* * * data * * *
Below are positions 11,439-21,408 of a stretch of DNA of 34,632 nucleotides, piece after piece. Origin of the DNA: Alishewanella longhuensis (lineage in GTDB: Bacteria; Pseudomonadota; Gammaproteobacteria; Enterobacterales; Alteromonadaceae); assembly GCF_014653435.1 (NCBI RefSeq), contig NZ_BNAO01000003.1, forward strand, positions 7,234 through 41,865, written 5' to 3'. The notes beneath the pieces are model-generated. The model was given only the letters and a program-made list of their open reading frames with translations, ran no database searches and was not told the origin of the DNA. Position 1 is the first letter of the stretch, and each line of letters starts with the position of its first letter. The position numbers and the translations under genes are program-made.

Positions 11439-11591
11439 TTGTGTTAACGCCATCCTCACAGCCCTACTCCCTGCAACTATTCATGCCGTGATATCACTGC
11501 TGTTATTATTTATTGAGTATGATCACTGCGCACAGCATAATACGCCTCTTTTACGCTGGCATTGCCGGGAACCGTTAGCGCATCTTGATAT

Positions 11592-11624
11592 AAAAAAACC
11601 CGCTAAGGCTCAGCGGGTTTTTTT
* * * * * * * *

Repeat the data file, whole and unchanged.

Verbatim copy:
Below are positions 11,439-21,408 of a stretch of DNA of 34,632 nucleotides, piece after piece. Origin of the DNA: Alishewanella longhuensis (lineage in GTDB: Bacteria; Pseudomonadota; Gammaproteobacteria; Enterobacterales; Alteromonadaceae); assembly GCF_014653435.1 (NCBI RefSeq), contig NZ_BNAO01000003.1, forward strand, positions 7,234 through 41,865, written 5' to 3'. The notes beneath the pieces are model-generated. The model was given only the letters and a program-made list of their open reading frames with translations, ran no database searches and was not told the origin of the DNA. Position 1 is the first letter of the stretch, and each line of letters starts with the position of its first letter. The position numbers and the translations under genes are program-made.

Positions 11439-11591
11439 TTGTGTTAACGCCATCCTCACAGCCCTACTCCCTGCAACTATTCATGCCGTGATATCACTGC
11501 TGTTATTATTTATTGAGTATGATCACTGCGCACAGCATAATACGCCTCTTTTACGCTGGCATTGCCGGGAACCGTTAGCGCATCTTGATAT

Positions 11592-11624
11592 AAAAAAACC
11601 CGCTAAGGCTCAGCGGGTTTTTTT